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I am presenting a modal view controller. If it matters, it is scrolling up from the bottom. How can I control what portion of the screen it occupies?

EDIT: I have the following in the modal view controller. It's not helping.

- (void)viewDidLoad {
    TestResultView *trv = [[TestResultView alloc]initWithTest: [Model m].currentTest];
    self.view = trv;
    trv.frame = CGRectMake(0, 320, 320, 160);
    [trv release];
    [super viewDidLoad];
}
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3 Answers 3

up vote 30 down vote accepted

You can modify the frame of the view controller, but if you're using UIViewController's -presentModalViewController:animated: method, the view behind will be unloaded once your modal view is finished animating onto the screen (This assumes you're on an iPhone) and you'll see a white screen where your background view should be. iOS assumes that your modal view controller will be a full-screen view controller, and dumps the other view to save memory.

If you really want to show a view over part of the screen, you should instead add the UIView (no UIViewController) to your current UIViewController's view as a subview, and then animate it onscreen yourself. I think something like this would work in your UIViewController class that will present the view:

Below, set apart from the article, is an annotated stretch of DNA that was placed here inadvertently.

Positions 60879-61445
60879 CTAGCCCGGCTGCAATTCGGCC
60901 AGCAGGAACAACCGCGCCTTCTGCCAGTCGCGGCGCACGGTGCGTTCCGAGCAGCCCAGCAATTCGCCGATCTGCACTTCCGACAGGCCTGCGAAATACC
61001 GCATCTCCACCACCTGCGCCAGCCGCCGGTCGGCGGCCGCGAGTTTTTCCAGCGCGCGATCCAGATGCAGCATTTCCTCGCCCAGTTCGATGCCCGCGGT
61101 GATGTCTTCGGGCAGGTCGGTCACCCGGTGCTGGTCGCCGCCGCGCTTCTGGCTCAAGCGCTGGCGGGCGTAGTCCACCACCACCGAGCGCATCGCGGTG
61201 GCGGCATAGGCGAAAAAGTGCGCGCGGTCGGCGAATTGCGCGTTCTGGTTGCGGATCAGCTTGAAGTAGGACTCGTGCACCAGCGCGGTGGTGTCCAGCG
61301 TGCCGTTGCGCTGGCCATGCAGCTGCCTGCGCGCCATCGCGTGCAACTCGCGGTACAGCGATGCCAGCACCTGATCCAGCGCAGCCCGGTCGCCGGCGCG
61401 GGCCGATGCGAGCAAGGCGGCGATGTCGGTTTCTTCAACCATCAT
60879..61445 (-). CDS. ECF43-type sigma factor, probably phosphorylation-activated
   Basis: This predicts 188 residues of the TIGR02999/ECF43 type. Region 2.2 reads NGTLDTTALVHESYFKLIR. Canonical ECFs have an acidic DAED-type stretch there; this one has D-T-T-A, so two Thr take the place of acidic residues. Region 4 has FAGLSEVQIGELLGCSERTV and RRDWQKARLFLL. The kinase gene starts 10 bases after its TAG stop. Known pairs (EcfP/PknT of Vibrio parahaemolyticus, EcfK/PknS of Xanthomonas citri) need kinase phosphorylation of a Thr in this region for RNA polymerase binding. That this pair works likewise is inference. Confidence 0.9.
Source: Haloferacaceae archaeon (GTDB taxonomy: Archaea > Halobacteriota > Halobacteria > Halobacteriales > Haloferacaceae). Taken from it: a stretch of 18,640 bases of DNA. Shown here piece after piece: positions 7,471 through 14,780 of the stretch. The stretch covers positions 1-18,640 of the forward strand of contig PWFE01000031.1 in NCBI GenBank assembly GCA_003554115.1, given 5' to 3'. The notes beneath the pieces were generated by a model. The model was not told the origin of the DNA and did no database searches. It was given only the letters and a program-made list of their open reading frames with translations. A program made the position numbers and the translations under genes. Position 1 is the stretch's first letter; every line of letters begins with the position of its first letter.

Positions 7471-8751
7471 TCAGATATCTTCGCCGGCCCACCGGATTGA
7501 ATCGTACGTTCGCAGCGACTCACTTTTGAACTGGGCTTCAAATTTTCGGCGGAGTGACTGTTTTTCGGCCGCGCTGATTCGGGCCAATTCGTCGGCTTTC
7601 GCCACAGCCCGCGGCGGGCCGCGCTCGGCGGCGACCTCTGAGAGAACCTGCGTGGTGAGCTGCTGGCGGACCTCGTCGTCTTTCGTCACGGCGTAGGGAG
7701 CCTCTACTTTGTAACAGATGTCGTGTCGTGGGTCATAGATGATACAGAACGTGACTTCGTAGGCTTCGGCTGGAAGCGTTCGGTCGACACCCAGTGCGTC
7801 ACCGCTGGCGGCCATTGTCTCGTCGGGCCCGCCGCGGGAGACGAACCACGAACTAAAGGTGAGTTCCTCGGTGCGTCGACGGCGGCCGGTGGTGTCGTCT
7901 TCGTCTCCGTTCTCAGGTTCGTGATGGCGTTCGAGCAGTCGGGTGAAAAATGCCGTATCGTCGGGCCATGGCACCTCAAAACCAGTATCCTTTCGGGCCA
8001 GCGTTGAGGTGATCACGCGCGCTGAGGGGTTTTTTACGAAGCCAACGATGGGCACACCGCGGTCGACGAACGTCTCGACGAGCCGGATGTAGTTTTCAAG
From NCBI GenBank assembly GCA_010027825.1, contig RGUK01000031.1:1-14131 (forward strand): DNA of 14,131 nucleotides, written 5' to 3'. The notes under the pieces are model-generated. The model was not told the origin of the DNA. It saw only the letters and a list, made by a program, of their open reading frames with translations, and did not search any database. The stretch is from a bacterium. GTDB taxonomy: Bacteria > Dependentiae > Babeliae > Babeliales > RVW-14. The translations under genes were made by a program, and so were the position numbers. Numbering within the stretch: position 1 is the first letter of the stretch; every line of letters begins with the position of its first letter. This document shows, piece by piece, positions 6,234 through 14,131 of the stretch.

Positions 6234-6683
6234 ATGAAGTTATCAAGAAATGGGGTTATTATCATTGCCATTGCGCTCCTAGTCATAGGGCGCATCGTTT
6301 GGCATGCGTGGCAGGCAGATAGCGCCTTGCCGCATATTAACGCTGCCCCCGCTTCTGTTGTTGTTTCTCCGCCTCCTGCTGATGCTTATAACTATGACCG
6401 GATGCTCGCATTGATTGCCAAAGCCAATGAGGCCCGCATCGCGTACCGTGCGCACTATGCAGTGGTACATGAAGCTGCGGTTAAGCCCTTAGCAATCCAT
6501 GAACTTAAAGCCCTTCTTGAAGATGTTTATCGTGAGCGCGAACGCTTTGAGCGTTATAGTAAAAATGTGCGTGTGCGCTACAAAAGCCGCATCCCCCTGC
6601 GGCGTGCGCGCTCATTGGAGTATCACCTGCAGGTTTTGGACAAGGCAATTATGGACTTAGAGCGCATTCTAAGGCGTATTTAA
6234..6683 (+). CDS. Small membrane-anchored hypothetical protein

// Add the view as a subview and position it offscreen just below the current view
UIView *myHalfView = [[UIView alloc] initWithFrame:someAppropriateFrame];
[self.view addSubview:myHalfView];
CGRect offScreenFrame = myHalfView.bounds;
offScreenFrame.origin = CGPointMake(0.0, CGRectGetMaxY(self.view.frame));

// Now animate the view upwards
[UIView beginAnimations:nil context:nil];
// Move the view upwards the height of your sliding view so it's entirely onscreen
myHalfView.center = CGPointMake(myHalfView.center.x, myHalfView.center.y - myHalfView.bounds.size.height);
[UIView commitAnimations];
[myHalfView release];

For bonus points, you could fade the view in by setting

myHalfView.alpha = 0.0;

before the UIView animation block, and setting

myHalfView.alpha = 1.0;

inside the block after animating the center property.

When you're done, you can do something similar but in reverse to slide the view offscreen. You can add an animationDidStop selector to the UIView animation block to be notified when the view has slid off screen so that you can remove it from the view hierarchy.

From an aesthetic point of view, you should also be careful how you do this since having a view slide up is a standard behavior, and if your view looks like a normal view but stops halfway, users may feel (even briefly) that the app has frozen. They'll figure it out, but it will leave a bad feeling about your app if not handled carefully. Mainly, I would avoid using standard full-screen cues like including a UINavigationController at the top of your view to help users understand what's going on. Half-sheets tend to be UIActionSheets on the iPhone, so think in that direction.

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1  
This makes it work on iPad. –  Alex L Jan 3 '11 at 0:55
1  
+1, nice solution! Just a quick one: Last line is missing a left bracket "[". –  pille Jul 22 '12 at 20:06